Japan clamps Citigroup operations
Tokyo, June 27, 2009
Citigroup has been ordered by Japanese regulators to stop marketing financial products at its retail bank for a month, a slap that is unlikely to squeeze revenue but will further tarnish the US bank's reputation in a key market.
The Financial Services Agency said Citi had not developed adequate systems to detect suspicious transactions such as money laundering, the same violation that prompted the regulator to shut down Citigroup's private banking business in 2004.
The latest punishment comes amid the collapse of the US bank's push to be a major player in Japan. Citigroup spent about $16 billion in recent years to buy broker Nikko Cordial, which it agreed to sell last month at less than half that price.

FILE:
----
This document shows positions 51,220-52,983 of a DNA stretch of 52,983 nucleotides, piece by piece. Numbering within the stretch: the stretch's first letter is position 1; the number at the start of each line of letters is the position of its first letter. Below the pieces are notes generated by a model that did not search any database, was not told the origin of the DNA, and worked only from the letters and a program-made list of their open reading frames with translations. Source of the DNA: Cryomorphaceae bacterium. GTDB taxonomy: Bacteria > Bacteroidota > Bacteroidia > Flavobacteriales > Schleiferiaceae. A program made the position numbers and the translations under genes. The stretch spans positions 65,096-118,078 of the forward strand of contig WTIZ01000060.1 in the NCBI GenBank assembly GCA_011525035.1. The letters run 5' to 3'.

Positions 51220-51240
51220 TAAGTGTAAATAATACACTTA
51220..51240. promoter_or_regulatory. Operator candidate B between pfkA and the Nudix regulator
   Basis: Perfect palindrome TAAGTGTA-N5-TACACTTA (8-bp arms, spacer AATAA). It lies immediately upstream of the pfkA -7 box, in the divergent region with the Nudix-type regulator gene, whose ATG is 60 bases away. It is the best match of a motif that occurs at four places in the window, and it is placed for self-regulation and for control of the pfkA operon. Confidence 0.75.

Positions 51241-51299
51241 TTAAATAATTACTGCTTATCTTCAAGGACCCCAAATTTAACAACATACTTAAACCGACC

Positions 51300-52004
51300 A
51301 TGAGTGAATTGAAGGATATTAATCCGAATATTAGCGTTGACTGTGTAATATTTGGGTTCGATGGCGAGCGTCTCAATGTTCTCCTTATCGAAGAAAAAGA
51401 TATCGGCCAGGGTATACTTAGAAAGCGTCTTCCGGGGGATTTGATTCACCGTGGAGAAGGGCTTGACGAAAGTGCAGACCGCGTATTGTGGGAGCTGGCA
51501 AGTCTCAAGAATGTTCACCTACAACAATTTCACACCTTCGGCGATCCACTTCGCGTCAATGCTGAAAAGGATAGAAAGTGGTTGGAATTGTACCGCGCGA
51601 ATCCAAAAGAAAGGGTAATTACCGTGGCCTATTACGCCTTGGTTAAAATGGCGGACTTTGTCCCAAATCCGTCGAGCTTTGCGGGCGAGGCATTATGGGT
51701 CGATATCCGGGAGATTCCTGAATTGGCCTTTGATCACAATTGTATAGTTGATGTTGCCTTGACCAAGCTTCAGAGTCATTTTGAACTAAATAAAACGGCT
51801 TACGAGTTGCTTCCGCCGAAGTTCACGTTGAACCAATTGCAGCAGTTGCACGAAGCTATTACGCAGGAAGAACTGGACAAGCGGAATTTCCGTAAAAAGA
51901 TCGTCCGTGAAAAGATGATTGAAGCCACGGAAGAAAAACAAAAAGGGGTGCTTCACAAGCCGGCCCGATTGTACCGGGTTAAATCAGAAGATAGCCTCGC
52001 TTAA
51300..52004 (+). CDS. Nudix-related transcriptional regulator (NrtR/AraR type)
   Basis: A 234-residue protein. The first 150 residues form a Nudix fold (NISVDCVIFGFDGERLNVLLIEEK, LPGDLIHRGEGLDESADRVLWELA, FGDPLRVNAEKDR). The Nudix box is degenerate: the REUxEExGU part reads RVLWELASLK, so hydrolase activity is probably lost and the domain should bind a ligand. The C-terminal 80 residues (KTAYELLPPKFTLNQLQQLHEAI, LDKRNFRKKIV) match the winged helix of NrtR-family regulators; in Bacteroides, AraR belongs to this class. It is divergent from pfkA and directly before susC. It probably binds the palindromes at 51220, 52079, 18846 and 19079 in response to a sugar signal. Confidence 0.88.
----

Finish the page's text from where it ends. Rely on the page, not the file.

"If Citibank cannot get its house in order, its operations in Japan may come under threat," Neil Katkov, head of Asia research for financial services consultancy Celent, was quoted as saying in our sister publication, the Gulf Daily News.
"We've seen banks in the US shut down for alleged loose money laundering compliance, and this is a sign that Japanese regulators are getting tougher."
Citigroup, which has 35 branches and generates about $2 billion in annual revenue from its retail and corporate banking division. Citibank Japan apologised for the breach, saying it stemmed from the way it reported suspicious transactions.
Its head of retail banking in Japan, Darren Buckley, made a public bow of apology, the traditional sign of remorse employed by Japanese executives, repeating the gesture made by Citi's then-chief executive Charles Prince five years ago.
"Our controls need strengthening," Buckley said. – TradeArabia News Service